Another leak: Sacramento County joins action alleging illegal communications over twin tunnels
Department of Water Resources front and center in growing web of controversies
Already facing a lawsuit claiming decades of state mismanagement of the Oroville dam and a “culture of corruption” that fostered harassment, the California Department of Water Resources drew a new legal challenge from Sacramento County—one that accuses its employees of improper communications around the twin tunnels project.
The latest DWR drama was triggered January 15, when attorneys for Sacramento and San Joaquin counties, and the city of Antioch, filed a motion demanding that the State Water Resources Control Board halt the phase-two public hearings for WaterFix, better known as “the twin tunnels” project. The motion claims an attorney named Michael Brodsky, representing Save the California Delta Alliance, used the California Public Records Act to uncover illegal interactions between DWR employees and the team charged with hosting the state’s hearings.
The hearings were scheduled to begin January 18, but have been called off until at least February 2.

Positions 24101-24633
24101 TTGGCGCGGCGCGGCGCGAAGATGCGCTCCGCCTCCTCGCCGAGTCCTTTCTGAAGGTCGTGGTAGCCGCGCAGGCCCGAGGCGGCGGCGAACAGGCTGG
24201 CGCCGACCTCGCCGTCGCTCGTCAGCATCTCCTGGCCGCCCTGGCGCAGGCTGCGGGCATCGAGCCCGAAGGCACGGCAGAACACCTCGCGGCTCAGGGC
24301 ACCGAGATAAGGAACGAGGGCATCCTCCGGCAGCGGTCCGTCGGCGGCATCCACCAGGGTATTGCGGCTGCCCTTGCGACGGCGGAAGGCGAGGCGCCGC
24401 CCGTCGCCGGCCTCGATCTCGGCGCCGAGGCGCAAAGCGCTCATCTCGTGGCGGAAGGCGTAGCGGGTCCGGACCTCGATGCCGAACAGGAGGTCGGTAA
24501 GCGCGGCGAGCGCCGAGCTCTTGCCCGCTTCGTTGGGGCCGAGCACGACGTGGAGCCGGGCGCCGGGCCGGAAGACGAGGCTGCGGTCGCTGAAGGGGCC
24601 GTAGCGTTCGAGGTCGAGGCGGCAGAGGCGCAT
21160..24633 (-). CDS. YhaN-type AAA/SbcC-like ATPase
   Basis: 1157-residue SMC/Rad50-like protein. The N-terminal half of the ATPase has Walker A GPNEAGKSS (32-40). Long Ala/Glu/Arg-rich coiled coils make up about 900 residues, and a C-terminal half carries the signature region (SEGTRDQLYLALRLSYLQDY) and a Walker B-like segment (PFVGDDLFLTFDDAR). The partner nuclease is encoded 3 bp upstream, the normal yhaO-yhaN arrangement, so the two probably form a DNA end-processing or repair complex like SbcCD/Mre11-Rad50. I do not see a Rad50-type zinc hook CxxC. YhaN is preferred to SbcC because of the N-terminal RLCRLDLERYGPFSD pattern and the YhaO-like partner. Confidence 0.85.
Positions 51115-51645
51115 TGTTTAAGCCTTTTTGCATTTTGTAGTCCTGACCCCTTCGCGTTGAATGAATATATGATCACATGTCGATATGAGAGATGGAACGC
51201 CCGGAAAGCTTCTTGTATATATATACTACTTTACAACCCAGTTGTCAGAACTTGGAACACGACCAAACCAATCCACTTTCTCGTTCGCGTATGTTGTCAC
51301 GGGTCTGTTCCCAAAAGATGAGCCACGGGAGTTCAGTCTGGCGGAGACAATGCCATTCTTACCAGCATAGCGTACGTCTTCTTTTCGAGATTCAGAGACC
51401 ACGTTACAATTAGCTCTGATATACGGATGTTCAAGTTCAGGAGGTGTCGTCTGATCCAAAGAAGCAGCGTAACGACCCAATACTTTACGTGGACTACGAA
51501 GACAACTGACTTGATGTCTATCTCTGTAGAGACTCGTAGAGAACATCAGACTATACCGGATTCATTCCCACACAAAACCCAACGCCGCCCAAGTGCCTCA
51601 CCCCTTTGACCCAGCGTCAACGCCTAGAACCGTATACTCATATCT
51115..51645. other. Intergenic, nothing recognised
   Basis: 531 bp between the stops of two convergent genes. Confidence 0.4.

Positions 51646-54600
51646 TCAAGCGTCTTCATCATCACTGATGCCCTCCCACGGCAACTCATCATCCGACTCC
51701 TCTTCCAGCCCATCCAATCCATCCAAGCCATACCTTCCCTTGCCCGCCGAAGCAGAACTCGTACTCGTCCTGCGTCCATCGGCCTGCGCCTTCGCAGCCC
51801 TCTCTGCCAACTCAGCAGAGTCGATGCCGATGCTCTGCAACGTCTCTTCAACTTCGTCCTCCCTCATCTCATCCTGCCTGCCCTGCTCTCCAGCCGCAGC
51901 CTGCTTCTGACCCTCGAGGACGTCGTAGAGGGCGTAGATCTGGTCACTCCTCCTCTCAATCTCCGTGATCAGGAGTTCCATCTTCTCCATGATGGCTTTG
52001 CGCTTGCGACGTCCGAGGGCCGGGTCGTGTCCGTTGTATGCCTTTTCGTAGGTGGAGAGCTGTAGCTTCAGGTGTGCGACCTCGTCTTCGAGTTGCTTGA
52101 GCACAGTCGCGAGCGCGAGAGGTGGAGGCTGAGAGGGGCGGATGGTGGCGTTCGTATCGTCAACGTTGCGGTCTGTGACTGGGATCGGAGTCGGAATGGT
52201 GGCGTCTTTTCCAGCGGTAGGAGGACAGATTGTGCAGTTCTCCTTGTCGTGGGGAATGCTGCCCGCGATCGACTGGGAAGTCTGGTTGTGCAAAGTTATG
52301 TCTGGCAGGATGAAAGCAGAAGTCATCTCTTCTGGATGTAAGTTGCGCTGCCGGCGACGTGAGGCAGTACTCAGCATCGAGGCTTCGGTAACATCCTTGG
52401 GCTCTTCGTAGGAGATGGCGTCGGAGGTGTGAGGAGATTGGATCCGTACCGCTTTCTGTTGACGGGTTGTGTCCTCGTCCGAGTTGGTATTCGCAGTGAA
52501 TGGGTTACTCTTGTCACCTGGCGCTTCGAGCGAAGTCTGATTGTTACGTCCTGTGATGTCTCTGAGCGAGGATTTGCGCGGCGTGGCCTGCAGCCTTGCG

DWR is the main agency pushing the controversial twin tunnels forward. Gov. Jerry Brown came under fire last week for appointing Karla Nemeth its new director, after it was discovered her husband is a strategist for a Southern California water district championing the tunnels. The new motion says DWR employees took part in “unlawful ex parte communications” that advised hearing facilitators at the state water board to positively interpret parts of the tunnels’ environmental impact report.
Antioch City Attorney Matthew Emrick argued that state officials need to delay the hearings until it’s clear just how “tarnished” they are by DWR’s actions. “The ex parte communications have the potential to result in an unfair hearing,” Emrick wrote in the motion. “Whether it can be salvaged, in whole or in part, remains to be determined.”
DWR attorney Tripp Mizell filed a motion against stopping the hearings, arguing that his agency’s inside communications don’t pose any risk to a balanced playing field.
Sacramento County’s legal team disagrees. County counsel Robyn Drivon told SN&R it’s vital that attorneys watching out for Delta communities have time to investigate whether the hearing process has been “irreparably compromised.”